Avoid Fencing Failures: Add Longevity & Dependability to Your Fence with Properly Installed Posts & Braces
It’s the phone call no livestock producer ever wants to get, the one that comes just as the family is sitting down for supper or heading out the door for church on a Sunday morning. “Your cows are out,” reports the voice on the line. “Need help getting them back in?” While a myriad of reasons might explain the escape, the most common culprit is fence failure. Whether they went over it, under it or through it, the cows found a weakness in the fence and exploited it. Now, they are someplace they shouldn’t be, potentially putting themselves in harm’s way.
“Sure, we’ve had cows out,” says Ben Hartwell, owner of Ben Fencin’, an agricultural fencing company in Gorham, Maine, who also runs his family’s cattle operation, Sebago Lake Ranch. “One time, I had used flexible posts and over time, the fence tension started pulling them down. I had a spot where it got close to the ground, and a cow stepped over it and got into the road. She didn’t get hurt, but it could have been avoided with better planning.”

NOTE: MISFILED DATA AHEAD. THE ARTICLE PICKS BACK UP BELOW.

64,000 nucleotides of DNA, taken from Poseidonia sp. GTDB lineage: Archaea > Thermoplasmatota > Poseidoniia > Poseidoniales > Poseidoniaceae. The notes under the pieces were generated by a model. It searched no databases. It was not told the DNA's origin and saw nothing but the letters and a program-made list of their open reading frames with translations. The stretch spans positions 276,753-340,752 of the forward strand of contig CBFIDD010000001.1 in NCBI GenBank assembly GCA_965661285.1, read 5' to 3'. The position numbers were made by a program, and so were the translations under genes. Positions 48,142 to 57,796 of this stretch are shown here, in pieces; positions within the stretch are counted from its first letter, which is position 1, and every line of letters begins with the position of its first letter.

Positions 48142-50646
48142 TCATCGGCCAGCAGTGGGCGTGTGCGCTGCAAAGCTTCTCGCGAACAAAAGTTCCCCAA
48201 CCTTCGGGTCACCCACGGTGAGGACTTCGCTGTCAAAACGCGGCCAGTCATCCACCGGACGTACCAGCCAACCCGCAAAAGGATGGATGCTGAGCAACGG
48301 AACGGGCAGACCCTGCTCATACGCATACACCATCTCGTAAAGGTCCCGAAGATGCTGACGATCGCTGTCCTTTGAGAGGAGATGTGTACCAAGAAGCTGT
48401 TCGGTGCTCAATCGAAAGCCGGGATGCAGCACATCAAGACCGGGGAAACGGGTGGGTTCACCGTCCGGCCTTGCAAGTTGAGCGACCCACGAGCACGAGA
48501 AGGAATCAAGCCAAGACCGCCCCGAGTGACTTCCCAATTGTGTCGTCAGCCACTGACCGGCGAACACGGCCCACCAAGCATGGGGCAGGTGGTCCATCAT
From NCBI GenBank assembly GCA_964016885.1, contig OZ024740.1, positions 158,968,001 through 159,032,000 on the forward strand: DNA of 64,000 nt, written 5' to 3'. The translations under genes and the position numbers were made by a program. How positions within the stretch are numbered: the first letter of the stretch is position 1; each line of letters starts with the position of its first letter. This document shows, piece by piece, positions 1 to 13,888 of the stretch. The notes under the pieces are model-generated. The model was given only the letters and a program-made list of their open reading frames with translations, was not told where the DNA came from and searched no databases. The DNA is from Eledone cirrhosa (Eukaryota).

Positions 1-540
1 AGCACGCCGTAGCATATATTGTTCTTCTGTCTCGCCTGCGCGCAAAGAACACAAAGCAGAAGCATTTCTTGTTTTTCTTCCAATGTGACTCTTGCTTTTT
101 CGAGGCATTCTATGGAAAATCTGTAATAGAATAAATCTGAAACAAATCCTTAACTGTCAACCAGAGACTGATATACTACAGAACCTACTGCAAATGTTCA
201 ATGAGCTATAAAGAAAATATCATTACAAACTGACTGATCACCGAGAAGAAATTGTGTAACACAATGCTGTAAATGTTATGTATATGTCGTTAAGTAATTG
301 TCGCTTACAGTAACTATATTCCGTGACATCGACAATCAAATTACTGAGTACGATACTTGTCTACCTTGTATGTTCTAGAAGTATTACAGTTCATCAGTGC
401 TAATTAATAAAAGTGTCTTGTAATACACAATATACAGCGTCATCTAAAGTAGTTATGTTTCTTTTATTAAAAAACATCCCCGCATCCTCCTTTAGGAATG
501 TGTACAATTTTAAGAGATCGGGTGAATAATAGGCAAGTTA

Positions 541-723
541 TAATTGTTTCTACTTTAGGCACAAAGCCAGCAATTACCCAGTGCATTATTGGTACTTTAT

Hartwell has built fences on a part-time and full-time basis since the mid-1990s and has learned through personal experience how to make fences that are dependable and long-lasting.
“Agricultural fences that are designed to be under tension are going to last longer,” he says. “They are a great fence, but they are only as good as their bracing.”
Properly designing brace assemblies and installing end and corner posts are keys to building a fence that will last a lifetime. But before you attempt to put the first post in the ground, Hartwell says you should take a closer look at the soil in which you’ll be working.
“The USDA’s Web Soil Survey has color-coded maps based on soil types showing how easy or hard it will be to put a fence in,” he says. “There are estimates of depth to bedrock and the general rockiness of the soil. It’s kind of like a suitability index.”
Once you have a better understanding of where a fence is to be built, Hartwell’s next piece of advice is to invest in quality posts. He recommends posts made from lodgepole or southern yellow pine that has been treated with chromated copper arsenate (CCA).